- A Ban on Foreign Investment in Canadian Housing – restrictions will be proposed that would prohibit foreign commercial enterprises and people who are not Canadian citizens or permanent residents from acquiring non-recreational, residential property in Canada for a period of two years. Certain listed foreign individuals would be exempt.
Increased Defence Spending
Budget 2022 recognizes Canada is facing new international democratic challenges – such as combatting more sophisticated illicit financing forces, and the increased need to challenge disinformation and misinformation that threatens public institutions around the world – and proposes new actions to address them.
Responses include adding more than $8 billion in new funding over five years on top of the planned increases associated with Strong, Secure, Engaged – Canada’s 2017 defence policy, and outlined intentions for the government to review said defence policy. The aim of this additional funding is to:
- Strengthen Canada’s contributions to our core alliances;
- Bolster the capabilities of the Canadian Armed Forces;
- Continue to support culture change, and a safe and healthy working environment in the Canadian Armed Forces; and
- Reinforce Canada’s cyber security.
Strengthening Canada’s Anti-Money Laundering and Anti-Terrorist Financing (AML/ATF) Regime
The government wants to ensure that Canada has the ability to detect these threats through a comprehensive AML/ATF Regime, as well as an equal ability to catch and prosecute these offences, which is vital to protecting Canadians and safeguarding the rule of law in an increasingly complex financial world. To do so, Budget 2022 outlined the government will:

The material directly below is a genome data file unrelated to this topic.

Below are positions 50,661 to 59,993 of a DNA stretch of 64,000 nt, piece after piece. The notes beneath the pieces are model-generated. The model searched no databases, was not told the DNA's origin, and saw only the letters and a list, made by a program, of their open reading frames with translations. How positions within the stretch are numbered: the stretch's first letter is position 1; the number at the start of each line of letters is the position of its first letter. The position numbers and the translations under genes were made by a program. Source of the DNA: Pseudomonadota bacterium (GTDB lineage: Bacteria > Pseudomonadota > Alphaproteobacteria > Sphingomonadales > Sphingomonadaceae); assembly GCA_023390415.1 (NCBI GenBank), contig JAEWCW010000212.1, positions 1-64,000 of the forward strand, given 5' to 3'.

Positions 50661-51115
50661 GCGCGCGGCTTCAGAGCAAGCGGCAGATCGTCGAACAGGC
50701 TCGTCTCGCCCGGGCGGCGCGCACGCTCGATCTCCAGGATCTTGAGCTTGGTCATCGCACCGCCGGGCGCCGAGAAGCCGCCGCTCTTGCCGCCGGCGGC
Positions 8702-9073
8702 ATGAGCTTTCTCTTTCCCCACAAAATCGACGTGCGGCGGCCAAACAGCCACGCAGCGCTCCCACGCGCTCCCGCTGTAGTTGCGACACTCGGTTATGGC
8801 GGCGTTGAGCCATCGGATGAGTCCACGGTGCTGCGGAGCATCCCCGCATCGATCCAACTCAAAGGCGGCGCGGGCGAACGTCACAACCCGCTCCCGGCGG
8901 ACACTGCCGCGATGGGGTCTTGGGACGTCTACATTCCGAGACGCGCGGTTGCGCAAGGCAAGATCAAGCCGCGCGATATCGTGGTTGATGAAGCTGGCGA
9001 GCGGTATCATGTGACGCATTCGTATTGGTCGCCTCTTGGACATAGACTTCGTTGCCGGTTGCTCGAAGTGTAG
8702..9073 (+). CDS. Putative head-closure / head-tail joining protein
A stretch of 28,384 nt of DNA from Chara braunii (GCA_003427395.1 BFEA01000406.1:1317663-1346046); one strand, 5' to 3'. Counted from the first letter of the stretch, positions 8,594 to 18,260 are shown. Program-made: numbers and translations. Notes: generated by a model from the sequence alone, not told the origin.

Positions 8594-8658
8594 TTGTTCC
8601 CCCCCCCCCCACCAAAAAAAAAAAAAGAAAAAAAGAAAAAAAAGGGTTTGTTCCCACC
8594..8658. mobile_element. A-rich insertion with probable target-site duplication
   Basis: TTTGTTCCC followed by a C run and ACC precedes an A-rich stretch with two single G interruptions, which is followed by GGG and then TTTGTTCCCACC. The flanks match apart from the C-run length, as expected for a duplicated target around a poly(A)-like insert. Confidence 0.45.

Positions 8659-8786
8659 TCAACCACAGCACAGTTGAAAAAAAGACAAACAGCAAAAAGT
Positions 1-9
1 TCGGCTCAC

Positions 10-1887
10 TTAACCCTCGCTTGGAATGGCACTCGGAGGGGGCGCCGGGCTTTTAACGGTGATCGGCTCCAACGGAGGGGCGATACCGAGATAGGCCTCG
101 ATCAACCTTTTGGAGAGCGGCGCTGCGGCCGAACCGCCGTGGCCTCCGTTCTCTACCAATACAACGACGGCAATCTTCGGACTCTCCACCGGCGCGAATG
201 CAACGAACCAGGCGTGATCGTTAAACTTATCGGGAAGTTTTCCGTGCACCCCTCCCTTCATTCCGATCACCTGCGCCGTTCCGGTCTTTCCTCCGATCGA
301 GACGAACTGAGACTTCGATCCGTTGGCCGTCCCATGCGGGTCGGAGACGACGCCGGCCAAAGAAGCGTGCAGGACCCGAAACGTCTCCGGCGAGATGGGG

- Work to bring into force new regulations that extend AML/ATF obligations to payment service providers and crowdfunding platforms. This will ensure these businesses are required to monitor and report all instances of suspicious activity that may involve attempted money laundering or terrorist financing;
- Develop legislative changes to, among other things, strengthen the Proceeds of Crime (Money Laundering) and Terrorist Financing Act, the Criminal Code, and other legislation to enhance the ability of authorities to detect, deter, investigate, and prosecute financial crimes. It will also ensure the government is well placed to manage current and emerging threats outside of the scope of the current AML/ATF Regime; and
- Conduct a comprehensive review of the AML/ATF Regime. Additional legislative proposals will be brought forward over the coming months to address identified gaps including ensuring that the government has the tools necessary to preserve financial integrity and economic security, as necessary.